January 26, 2009
We posted a story on a frog explosion the other day.. here are some photos!
Picture 1 – This new species of toad is the largest ever found in the genus Nectophrynoides. Its bizarre looks are likely to be coupled with a strange breeding cycle; studies of other Nectophrynoides species have discovered that they are the only types of toad which give birth to live young instead of laying eggs. Photo © Penelope Whitehorn / Frontier.
Picture 2 – With its distinctive red eyes this new species of frog in the genus Leptopelis resembles other similar species, but is found at much higher altitudes than its relatives. Photo © Daniel Cox / Frontier.
Picture 3 – It might look like a bit of a bruiser, but this newly discovered species of burrowing toad (Probreviceps sp.) is under threat from deforestation in its mountain home. Photo © John Graham / Frontier.
September 12, 2008
The Harvest Moon
This weekend's full Moon has a special name--the Harvest Moon. It's the full Moon closest to the northern autumnal equinox. In years past, farmers depended on the light of the Harvest Moon to gather ripening crops late into the night. Post-Edison, we appreciate it mainly for its beauty. Be alert in the nights ahead for Harvest Moon halos, coronas and 'dogs. Visit http://spaceweather.com for example and more information.
July 30, 2008
Introducing the ECOCEAN Whale Shark Photo-identification Library
The ECOCEAN Whale Shark Photo-identification Library is a visual database of whale shark (Rhincodon typus) encounters and of individually catalogued whale sharks. The library is maintained and used by marine biologists to collect and analyse whale shark encounter data to learn more about these amazing creatures.
The Library uses photographs of the skin patterning behind the gills of each shark and any scars to distinguish between individual animals. Cutting-edge software supports rapid identification using pattern recognition and photo management tools.
You too can assist with whale shark research - by submitting photos and sighting information. The information you submit will be used in mark-recapture studies to help with the global conservation of this threatened species.
Check it out here.
June 13, 2008
What we must learn, Dolphin disasters
Much of their behaviour remains a mystery and no one knows for sure why dolphins, such as those in Cornwall, apparently commit mass suicide. The theories are many. One is that ailing dolphins, which are air-breathing mammals, would rather beach themselves than drown - tragically, leading their fellows ashore in the process.
Another is that dolphins, like whales and porpoises, navigate using the Earth's electromagnetic fields but that anomalies in these can sometimes lead them perilously close to land.
Most disturbingly, we could be playing a central role in their demise. One theory regarding the Cornish dolphins is that Navy live fire exercises knocked them off course. I have never heard of this happening before, but the increasingly loud sonar used both by the world's navies, and by underwater oil prospecting, has long been thought to affect their ability to navigate.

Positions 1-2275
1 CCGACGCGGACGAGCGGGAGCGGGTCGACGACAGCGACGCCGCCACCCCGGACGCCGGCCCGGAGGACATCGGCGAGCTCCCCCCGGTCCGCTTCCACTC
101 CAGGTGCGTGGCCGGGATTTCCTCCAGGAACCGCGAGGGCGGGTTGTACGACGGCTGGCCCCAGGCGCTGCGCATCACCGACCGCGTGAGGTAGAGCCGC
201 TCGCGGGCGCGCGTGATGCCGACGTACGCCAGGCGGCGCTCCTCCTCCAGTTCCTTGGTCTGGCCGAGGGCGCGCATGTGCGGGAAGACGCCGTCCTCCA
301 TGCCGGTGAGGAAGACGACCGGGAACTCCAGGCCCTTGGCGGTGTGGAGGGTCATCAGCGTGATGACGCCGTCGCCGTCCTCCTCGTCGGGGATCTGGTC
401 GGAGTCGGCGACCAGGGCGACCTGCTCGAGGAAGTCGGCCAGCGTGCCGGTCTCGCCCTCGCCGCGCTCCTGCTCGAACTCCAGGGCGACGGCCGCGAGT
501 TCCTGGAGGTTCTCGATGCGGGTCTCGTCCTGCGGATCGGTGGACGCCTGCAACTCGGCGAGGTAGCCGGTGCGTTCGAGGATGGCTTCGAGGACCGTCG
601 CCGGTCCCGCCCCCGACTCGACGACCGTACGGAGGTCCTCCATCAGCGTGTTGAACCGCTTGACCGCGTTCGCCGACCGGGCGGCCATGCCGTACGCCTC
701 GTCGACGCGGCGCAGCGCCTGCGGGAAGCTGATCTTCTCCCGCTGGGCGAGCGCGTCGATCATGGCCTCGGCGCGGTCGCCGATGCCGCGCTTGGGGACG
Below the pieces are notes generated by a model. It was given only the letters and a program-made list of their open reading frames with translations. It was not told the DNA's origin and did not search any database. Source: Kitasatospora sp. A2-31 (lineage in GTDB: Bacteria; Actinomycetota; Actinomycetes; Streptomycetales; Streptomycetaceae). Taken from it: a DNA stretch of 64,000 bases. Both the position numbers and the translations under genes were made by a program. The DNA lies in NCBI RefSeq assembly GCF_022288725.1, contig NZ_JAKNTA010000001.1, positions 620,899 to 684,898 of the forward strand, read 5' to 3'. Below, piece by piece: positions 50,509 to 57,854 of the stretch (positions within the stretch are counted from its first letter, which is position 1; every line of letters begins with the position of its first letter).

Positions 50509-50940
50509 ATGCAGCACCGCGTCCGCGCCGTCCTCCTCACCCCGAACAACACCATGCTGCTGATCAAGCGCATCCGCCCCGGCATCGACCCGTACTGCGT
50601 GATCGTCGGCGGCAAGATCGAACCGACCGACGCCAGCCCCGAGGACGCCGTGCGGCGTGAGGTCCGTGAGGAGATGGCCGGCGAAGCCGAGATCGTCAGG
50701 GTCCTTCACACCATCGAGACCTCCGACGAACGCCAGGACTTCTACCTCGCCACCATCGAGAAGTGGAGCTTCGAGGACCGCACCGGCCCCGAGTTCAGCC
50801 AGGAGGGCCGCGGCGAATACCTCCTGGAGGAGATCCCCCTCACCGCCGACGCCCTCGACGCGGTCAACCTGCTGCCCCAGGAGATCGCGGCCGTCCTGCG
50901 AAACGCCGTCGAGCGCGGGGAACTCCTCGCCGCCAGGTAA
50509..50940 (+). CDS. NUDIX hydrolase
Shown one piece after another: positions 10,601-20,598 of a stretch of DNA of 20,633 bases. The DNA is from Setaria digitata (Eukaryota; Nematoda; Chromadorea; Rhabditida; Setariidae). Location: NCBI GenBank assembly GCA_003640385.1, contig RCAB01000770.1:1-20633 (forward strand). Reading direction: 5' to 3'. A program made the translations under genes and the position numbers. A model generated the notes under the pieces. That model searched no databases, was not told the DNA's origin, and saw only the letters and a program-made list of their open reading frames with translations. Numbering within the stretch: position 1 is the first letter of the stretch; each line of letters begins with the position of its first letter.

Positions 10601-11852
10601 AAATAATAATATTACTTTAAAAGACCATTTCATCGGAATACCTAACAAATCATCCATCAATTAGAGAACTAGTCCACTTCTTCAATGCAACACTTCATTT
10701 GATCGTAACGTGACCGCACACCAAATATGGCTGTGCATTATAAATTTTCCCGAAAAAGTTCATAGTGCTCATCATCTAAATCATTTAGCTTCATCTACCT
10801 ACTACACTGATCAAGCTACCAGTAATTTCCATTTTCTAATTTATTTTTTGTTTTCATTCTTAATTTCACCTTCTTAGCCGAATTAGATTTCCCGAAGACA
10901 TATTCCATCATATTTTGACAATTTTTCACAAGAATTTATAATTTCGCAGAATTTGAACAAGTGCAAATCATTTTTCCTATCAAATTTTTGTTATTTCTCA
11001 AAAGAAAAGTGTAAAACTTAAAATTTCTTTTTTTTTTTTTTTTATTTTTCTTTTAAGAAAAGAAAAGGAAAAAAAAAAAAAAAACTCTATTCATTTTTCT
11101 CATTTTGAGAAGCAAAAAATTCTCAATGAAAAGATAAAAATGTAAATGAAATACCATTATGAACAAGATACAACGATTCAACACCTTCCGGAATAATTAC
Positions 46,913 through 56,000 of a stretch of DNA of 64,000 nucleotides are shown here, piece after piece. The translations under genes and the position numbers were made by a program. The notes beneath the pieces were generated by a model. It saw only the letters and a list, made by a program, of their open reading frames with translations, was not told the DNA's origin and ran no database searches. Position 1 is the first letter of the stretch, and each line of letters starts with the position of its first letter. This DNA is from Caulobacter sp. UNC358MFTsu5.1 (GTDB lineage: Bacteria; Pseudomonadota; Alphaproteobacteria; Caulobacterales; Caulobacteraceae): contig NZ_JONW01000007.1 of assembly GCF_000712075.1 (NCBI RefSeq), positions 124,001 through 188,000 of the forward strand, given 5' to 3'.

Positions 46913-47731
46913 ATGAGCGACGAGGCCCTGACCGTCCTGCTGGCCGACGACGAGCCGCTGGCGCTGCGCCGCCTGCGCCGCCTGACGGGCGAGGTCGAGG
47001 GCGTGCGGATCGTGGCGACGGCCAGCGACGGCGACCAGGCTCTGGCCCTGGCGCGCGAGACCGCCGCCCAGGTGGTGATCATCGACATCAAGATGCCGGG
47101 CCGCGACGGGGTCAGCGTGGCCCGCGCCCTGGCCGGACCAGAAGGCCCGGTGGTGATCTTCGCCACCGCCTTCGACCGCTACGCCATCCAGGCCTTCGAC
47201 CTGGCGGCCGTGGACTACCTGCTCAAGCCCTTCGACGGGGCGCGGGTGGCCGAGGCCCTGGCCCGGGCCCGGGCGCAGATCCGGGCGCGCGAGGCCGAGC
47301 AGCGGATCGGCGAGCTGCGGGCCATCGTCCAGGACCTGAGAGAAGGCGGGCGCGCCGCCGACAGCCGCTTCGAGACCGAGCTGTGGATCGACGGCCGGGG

Full Story, lots of pictures here
June 05, 2008
New Beak for wounded Eagle
ST. MARIES, Idaho - More than three years after a poacher shot off her upper beak, a bald eagle named Beauty can finally live up to her name - with the help of volunteers.
A team attached an artificial beak to the 15-pound eagle in mid-May, improving her appearance and, more importantly, helping her grasp food.
"She's got a grill," joked Nate Calvin, the Boise engineer who spent 200 hours designing the complex beak.
May 27, 2008
Orca Whales do kill Dolphins
It looks like a playful display of animal gymnastics as a dolphin dives inches away from a killer whale.
In fact, it is leaping for its life. Killer whales, or orcas, are themselves members of the dolphin family and it had been thought that they avoided attacking their cousins.
But wildlife expert Rainer Schimpf found the opposite when he took these pictures off Algoa Bay, near Port Elizabeth in South Africa.
April 21, 2008
NATURE details the epic ocean journeys and bizarre life cycles of the largest and most highly prized of all game fish – marlins, swordfish, spearfish and sailfish in Superfish, premiering Sunday, May 4 at 8 p.m. (ET) on PBS (check local listings).
Sunday May 4th at 8PM on PBS
November 26, 2007
Dancing bird even MoonWalks!
November 13, 2007
During this time, many people will use the phrase "Indian Summer" to describe just about every warm spell that occurs, much like they would use "Dog Days" during a stretch of stifling hot, humid days in late July or early August.
Most people are familiar with the phrase, but few know exactly where it came from, and or what it means exactly...
In their Glossary of Meteorology, The American Meteorological Society (AMS) defines "Indian Summer" as a period in mid- or late autumn (Fall), of abnormally warm weather, with generally clear skies, sunny but hazy days, and cool nights.
Several different explanations exist about the origins of the term, "Indian Summer":
The Most Likely: "Indian Summer" was the period that early Native Americans used for hunting. The warm conditions encouraged animals to stay outside, and the hazy air gave humans a natural advantage.
Another Possibility: Early Native Americans would allow the warmer conditions following a significant frost to fully ripen their crops for harvesting, which then would be gathered and stored with extra food before even colder weather associated with the harsh New England winter arrived killing the crops all together!
Outside the U.S., conditions similar to our "Indian Summer" can be observed in England as well as many countries throughout the Mediterranean. These conditions also occur in late autumn, and are referred to as "Saint Martin`s Summer", or "All Hallows Summer", relating to our All Hallows Eve, or Halloween.